As with many hydrocarbons producers elsewhere in the world, Nigeria endured a challenging 2015 as falling oil prices impacted the country’s exports and exchange earnings.
This was compounded by a range of broader macroeconomic pressures, including uncertainty in the lead up to the 2015 presidential elections, a strengthening US dollar and insecurity in the north of the country. According to the IMF, these headwinds slowed Nigeria’s GDP growth to an estimated 3.2% in 2015, the lowest rate since 1999.
While growth remains well above the average for advanced economies, the outlook for the coming year looks brighter still, on the back of greater policy stability and an uptick in growth – bucking the IMF’s predictions for a global slowdown.
GDP growth is expected to rebound to 4.1% in 2016 and 4.2% in 2017, according to the most recent IMF estimates, and central to maintaining that is a spate of new policies from the government of President Muhammadu Buhari.
In a boost to the country’s democratic credentials, Buhari’s election in March 2015 marked the first time in Nigeria’s history that an opposition party defeated the ruling party in open elections. Although it took several months before the cabinet was finalised, the government has unveiled a series of measures aimed at improving stability, increasing growth and addressing structural bottlenecks.
Atop the administration’s list of priorities is improving security in the north of the country, where attacks by terrorist group Boko Haram have dampened investment and strained public finances. The president has also launched a high-profile anti-graft campaign to reduce incidents of corruption.
According to the World Bank, crude sales typically account for around 75% of Nigeria’s budget spending. However, with Brent futures dipping below $30 in early January, and Nigeria’s 2016 budget based on a price of $38 per barrel, government hydrocarbons revenues are expected to see substantial declines.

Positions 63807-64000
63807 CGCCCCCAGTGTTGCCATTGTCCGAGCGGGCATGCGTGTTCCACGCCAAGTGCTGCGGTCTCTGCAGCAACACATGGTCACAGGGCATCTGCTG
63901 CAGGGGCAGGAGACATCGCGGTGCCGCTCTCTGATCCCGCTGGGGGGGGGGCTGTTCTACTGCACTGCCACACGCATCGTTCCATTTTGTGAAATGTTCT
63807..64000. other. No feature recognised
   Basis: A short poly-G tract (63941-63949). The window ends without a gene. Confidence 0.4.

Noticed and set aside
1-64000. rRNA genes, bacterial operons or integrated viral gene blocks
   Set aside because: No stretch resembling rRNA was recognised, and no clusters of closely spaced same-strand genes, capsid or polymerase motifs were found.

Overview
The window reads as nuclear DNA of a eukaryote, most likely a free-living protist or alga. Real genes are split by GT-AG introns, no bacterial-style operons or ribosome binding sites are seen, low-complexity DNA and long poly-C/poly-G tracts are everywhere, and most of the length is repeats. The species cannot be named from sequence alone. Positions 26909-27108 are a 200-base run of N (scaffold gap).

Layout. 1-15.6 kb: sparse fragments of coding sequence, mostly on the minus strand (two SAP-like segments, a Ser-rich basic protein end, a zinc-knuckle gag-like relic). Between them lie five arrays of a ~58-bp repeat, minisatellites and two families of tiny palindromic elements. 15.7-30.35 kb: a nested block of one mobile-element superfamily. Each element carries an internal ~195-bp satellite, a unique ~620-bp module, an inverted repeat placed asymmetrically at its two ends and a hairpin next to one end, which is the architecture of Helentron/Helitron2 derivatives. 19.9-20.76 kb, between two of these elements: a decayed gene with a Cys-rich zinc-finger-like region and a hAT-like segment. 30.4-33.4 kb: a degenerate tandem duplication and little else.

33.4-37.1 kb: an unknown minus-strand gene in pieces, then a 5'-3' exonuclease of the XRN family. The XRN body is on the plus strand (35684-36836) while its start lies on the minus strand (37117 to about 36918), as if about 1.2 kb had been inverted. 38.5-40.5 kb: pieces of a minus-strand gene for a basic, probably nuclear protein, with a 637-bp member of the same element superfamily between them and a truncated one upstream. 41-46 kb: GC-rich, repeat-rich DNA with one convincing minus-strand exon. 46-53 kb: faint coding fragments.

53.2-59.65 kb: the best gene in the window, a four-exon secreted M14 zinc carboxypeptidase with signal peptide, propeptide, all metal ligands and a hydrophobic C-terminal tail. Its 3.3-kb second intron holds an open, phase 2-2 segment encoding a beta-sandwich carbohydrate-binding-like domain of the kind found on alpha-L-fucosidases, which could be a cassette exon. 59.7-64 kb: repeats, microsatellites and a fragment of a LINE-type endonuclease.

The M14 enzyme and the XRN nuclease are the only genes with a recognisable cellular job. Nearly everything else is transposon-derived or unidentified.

Nonetheless, the Buhari administration has also signalled plans to stimulate the economy through greater public spending, announcing a N6.1trn ($30.6bn) budget for 2016 in late December, up nearly 25% over the previous year’s initial budget. According to Vetiva Capital Management Research, N3.86trn ($19.4bn) of the total is expected to come from oil sales, with the remainder to come from other revenue collection and debt financing.
The new budget is expected to increase the country’s fiscal deficit to N2.2trn ($11bn), or 2.2% of GDP, taking the country’s overall public debt profile to 14% of GDP.
To help bridge the gap, Kemi Adeosun, the recently appointed minister of finance, has suggested Nigeria will seek additional funding on international debt markets by the end of March. The move comes in spite of rising costs for developing market borrowers, with statements by the president suggesting it could look for as much as N900bn ($4.5bn) in financing abroad.
Nigeria, which is currently rated “B+” by Standard & Poor’s, currently has some $1.5bn in dollar-denominated bonds outstanding following issuances in 2011 and 2013. Yields on securities due in 2023 rose by some 300 basis points over the second half of last year.
The government is also looking to encourage greater economic diversification to reduce reliance on revenues from oil and gas exports. Adeosun said the government hopes to boost non-oil revenue by N1.6trn ($8bn) in 2016, with an emphasis on more effective revenue collection from government agencies and parastatals.
In line with the national drive to diversify the economy and propel non-oil growth, many sectors – namely, mining agriculture, telecoms and industry – are expected to play an increasingly important role.
Mining, for example, could boost Nigeria’s GDP by 10% in the next five years, according to a recent report from PwC, with more than 44 minerals in 500 locations seen as ripe for development. Agriculture is also seen as a promising area for growth, with McKinsey forecasting that agricultural improvements could see sector revenues more than double to $263bn per year by 2030.
While diversification efforts have been ongoing for several years, the urgency has increased, particularly with the strengthening US dollar. The Central Bank of Nigeria has held the naira at between N197:$1 and N199:$1 since March, roughly 20% down from where it was in 2014.
However, with the state tapping into its foreign reserves – which have fallen 15% year-on-year to around $29bn in December – to make up for foregone oil revenues, it has sought to reduce dollar sales and curb speculation, introducing new capital controls. The result has been a spike in the parallel market exchange rate to as high as N305:$1, according to press reports.
Nigeria is far from the only African economy to face this situation: the South African rand and Ghanaian cedi have both been hit particularly hard, dropping more than 20% against the US dollar, while, according to Bloomberg, the Zambian kwacha ranked as the worst-performing currency in the world.
Nonetheless, given Nigeria’s stable political environment, large population and growing middle class, the country is expected to weather challenges such as lower oil prices and downward pressure on the naira, and remain an attractive destination for foreign investment in the long term.
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